These photos were taken during a Shia procession in the north of Nigeria last summer. Showing the glorification of Hezbollah and the Islamic revolution, the images suggest a shift towards the extreme in Islamic support in Sub-Saharan Africa
The photos were circulated through the Lebanese expat community by email and were then printed by the Middle East Times, who admitted to not knowing where they came from. We contacted one of our Nigeria-specialised Observers, who helped us to track the photos and put them into context. We found out that they were taken on 30 August last year in the Northern city of Zaria. The marchers were commemorating the death of Mehdi, a central figure in the history of Islam.
The Shia followers wear special uniforms to illustrate their faith.
Iran's past and present supreme leaders Ali Khamenei and Ayatollah Khomeini, and Hezbollah head Hassan Nasrallah, carried through the march.
Sheikh Zakzaky, the leader of the movement, who spent time in Iran.
"I don't think there's a direct influence coming from Lebanon"
Hassane Souley is a researcher at the university of Poitiers. He specialises in the study of Islamic revival in Niger and Nigeria.This kind of event has been going on for 15 years in Nigeria. It started taking place, when the country re-established democracy in 1992, after being banned under the dictatorial regimes of the eighties.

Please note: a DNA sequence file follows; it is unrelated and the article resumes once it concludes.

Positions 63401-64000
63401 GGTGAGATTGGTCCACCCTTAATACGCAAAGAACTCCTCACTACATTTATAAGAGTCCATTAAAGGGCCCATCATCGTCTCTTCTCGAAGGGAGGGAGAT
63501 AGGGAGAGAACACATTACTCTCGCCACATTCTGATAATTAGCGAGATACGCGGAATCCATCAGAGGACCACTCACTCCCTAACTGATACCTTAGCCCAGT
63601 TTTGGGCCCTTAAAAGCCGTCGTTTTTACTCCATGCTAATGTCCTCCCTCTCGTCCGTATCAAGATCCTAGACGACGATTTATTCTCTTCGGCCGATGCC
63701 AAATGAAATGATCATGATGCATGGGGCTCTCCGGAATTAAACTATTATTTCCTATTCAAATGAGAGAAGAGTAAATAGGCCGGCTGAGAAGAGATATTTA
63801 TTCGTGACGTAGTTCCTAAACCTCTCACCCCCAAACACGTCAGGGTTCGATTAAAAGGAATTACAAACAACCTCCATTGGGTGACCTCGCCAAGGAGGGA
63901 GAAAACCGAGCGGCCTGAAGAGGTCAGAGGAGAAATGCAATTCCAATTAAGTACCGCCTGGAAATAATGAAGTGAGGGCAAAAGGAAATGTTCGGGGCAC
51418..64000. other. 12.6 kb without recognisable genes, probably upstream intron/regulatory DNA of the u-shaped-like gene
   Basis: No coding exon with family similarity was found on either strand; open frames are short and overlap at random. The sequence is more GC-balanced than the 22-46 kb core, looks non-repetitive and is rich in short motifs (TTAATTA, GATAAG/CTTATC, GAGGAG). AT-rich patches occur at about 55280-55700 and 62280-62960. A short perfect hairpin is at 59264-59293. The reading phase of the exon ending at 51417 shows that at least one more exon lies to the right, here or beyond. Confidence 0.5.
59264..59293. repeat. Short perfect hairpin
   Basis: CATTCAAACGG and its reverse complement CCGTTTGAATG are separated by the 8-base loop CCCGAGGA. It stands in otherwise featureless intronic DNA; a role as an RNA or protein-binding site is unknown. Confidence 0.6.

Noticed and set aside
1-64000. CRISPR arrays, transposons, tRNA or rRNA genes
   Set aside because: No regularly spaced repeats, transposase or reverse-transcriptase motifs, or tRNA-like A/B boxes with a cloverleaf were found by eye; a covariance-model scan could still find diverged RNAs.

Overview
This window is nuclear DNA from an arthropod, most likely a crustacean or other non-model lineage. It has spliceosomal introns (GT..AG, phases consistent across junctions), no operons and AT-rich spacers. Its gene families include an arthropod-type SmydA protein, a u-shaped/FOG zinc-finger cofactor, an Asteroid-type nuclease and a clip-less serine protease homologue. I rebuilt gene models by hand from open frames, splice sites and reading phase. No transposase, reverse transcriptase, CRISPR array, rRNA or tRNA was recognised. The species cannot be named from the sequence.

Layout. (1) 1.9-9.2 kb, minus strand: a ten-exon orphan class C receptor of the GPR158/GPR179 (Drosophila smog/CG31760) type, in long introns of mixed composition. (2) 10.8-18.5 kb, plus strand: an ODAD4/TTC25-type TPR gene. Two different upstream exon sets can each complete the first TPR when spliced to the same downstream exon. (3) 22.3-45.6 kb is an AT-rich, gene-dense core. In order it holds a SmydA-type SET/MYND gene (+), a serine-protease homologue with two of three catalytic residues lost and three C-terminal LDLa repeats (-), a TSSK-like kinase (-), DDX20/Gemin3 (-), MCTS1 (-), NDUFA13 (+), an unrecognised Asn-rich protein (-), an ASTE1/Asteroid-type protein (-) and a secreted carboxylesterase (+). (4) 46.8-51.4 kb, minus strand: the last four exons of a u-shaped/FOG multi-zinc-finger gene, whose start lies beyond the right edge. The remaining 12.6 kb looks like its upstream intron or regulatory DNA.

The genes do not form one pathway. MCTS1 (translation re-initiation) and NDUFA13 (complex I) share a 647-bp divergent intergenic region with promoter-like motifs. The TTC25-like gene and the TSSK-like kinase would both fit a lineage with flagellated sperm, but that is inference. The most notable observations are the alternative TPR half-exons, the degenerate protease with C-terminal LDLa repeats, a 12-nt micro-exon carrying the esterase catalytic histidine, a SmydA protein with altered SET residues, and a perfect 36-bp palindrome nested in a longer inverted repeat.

What's interesting is the change in Shia symbolism which has been taken from Hezbollah in Lebanon and the Islamic Revolution Guards in Iran.
However, just because we find people waving portraits of Hasssan Nasrallah and Khamenei in the middle of a procession doesn't mean we can say there's a direct link between the Hausa Shia in Nigeria and the Shia militia groups in the Middle East. It's what I call "tropical Shia'ism". The men we see in these photos are not armed. The Nigerian government wouldn't allow it. They do allow these "Muslim Brothers" to wear special uniforms (probably made in China) and attach specific symbols to mark their religious choice: colours, flags, posters etc, but that's as far as it goes.
We can talk about an unarmed militant revolutionary group here. There are around two million of them and they're funded entirely from donations. It would be very difficult for them to be financed by Iran since the Nigerian government is very strict about the transfer of money. And I don't think there's a direct influence coming from Lebanon. You have to remember that most Lebanese people living in this part of Africa are Christian.
Shia movements have always been suppressed by Sunni regimes, so they're completely against anything that comes from the government that's Sunni, and they try to assert a Shia state. It's the head of this movement, Sheikh Zakzaky (see the last two photos), who's at the root of this idolism. He spent a lot of time in Iran, which cost him years in prison during the Sunni dictatorships in the eighties."